USDA is working with other Federal agencies to reduce our dependence on foreign oil and spur rural economic development. This $50 million in 2008 Farm Bill money will advance two USDA efforts: $20 million under to provide financial incentives to biorefineries to replace fossil fuels used to produce heat or power at their facilities with renewable biomass; and $30 million to provide payments to eligible advanced biofuel producers to encourage the increased production and use of biofuels.

Applications for the advanced biofuels program are due Aug. 11; applications for the biorefineries to replace fossil fuels are due Nov. 1. More information is available at or in the June 12 Federal Register.

Biorefineries and advanced biofuel biorefineries must be located in a rural area and must have been in operation before the enactment of the 2008 Farm Bill (June 2008). The biorefineries will receive funding based on the amount of fossil fuel replaced, percentage of fossil fuel usage reduced, and the cost-effectiveness of the system. The advanced biorefineries will receive funding based on the amount of advanced biofuels production.

These projects are expected to help biorefineries reduce energy costs and consumption; necessary steps toward meeting our nation's critical energy needs. Advancing the biofuel industry can lead to cleaner and more sustainable energy production as well as creating jobs, generating government revenue, and stimulating rural economies across the nation.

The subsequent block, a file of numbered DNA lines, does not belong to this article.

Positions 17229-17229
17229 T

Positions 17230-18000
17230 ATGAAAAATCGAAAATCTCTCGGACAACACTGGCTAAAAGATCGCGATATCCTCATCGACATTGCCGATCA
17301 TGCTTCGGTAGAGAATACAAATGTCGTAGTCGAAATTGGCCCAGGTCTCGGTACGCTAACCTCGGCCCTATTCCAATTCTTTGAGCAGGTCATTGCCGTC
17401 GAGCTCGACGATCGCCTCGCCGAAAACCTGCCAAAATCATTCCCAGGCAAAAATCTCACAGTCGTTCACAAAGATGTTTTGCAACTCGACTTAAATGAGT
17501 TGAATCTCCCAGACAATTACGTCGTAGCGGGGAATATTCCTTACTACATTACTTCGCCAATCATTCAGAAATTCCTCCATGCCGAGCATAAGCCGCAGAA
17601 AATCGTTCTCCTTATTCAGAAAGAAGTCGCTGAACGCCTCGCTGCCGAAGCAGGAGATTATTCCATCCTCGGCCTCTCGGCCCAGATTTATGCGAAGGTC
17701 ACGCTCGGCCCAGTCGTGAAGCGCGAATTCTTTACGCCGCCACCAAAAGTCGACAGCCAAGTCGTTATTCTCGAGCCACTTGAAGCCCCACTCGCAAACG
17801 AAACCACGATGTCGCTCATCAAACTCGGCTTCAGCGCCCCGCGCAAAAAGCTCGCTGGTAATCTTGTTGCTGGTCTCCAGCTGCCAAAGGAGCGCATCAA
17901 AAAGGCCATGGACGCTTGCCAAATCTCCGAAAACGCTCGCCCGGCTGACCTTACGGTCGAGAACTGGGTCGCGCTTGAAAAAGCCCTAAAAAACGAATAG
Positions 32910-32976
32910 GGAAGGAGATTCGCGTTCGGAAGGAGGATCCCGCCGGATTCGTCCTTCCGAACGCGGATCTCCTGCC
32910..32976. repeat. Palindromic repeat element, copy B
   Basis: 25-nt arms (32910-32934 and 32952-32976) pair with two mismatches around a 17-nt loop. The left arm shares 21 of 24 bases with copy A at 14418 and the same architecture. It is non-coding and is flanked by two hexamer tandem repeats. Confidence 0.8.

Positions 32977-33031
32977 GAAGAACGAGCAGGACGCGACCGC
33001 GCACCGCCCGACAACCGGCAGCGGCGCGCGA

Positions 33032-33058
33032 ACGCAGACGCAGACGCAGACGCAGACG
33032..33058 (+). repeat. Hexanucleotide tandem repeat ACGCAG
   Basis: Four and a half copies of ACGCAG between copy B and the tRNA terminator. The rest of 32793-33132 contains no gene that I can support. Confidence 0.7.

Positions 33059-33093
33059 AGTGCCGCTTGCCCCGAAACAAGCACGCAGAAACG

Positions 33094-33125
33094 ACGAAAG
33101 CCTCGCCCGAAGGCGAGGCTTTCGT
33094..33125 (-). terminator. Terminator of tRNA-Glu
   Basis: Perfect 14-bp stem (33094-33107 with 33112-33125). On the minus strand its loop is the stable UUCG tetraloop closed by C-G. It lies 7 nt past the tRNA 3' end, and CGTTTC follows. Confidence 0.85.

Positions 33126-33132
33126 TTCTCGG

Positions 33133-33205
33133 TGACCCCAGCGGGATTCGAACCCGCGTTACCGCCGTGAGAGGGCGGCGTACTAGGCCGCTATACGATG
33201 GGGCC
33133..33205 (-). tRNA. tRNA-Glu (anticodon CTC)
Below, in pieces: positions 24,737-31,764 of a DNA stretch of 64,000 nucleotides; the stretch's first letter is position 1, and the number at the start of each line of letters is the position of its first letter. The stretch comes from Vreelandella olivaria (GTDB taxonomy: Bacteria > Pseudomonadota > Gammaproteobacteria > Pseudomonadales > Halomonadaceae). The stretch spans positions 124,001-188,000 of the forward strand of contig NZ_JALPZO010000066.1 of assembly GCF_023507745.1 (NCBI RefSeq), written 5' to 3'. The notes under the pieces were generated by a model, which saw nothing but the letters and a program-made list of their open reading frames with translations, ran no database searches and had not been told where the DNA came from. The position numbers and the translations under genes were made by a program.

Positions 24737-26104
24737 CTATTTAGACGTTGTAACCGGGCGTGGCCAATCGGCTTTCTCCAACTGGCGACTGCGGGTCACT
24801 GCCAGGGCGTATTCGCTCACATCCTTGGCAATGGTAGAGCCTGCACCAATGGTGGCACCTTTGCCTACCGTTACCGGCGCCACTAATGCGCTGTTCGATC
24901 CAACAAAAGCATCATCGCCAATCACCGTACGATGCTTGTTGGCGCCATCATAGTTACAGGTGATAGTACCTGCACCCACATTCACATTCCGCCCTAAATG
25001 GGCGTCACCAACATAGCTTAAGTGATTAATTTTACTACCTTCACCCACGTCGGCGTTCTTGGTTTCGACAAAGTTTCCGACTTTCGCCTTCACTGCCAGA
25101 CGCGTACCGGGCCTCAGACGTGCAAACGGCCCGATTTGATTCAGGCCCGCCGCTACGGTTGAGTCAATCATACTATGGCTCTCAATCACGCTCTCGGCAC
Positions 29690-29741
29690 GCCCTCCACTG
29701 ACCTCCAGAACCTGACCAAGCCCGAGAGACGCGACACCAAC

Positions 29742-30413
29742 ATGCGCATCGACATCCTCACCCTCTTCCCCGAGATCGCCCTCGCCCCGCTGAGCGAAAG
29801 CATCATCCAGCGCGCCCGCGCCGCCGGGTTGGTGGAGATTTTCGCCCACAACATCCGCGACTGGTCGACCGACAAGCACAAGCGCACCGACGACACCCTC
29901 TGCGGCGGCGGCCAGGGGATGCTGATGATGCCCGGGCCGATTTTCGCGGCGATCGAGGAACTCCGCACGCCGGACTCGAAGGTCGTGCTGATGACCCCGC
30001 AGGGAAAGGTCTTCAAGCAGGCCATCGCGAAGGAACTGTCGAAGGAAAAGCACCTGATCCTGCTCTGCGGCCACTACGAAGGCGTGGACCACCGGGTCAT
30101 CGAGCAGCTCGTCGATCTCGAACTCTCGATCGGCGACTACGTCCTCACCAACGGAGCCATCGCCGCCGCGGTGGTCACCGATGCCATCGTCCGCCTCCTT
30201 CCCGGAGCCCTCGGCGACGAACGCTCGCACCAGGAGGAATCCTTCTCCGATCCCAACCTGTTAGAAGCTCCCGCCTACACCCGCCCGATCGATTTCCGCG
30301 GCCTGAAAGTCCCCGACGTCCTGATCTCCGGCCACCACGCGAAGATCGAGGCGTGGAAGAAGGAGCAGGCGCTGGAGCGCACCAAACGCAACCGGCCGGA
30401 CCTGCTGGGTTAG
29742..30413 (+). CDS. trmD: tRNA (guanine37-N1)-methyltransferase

USDA Rural Development's mission is to increase economic opportunity and improve the quality of life for rural residents. Rural Development fosters growth in homeownership, finances business development, and supports the creation of critical community and technology infrastructure. Further information on rural programs is available at a local USDA Rural Development office or by visiting USDA Rural Development's web site at

Source: USDA

07/29/09 4:55 pm | reporter: Shawn Smetana producer: Ray Rivera
Georgetown, SC - With business at a near stand-still, the struggling Port of Georgetown gets a dose of good news. The State Ports Authority announced Wednesday a new company will begin calling on the Georgetown Port by October.

An energy producer and the states port authority signed off on the deal to bring some much needed help to a port that’s has seen better days.

It's a common sight at the Georgetown port with no ships, no workers and no business. Just four vessels have called on the port all year and that’s about to change. The leaders of Carolina Pacific have agreed on a 20 year deal to export its product overseas.
4 Interact:

“It puts a ship or so a month in here, gives us something to do, and it’s a great start,” said Edwin Jayroe, a Georgetown Harbor Pilot.

The company produces wood power pellets that are used in place of coal at some power plants in Europe. Jim Black, President of the Carolina Pacific, says he considered other ports along the east coast, but Georgetown leaders sold him on this deal.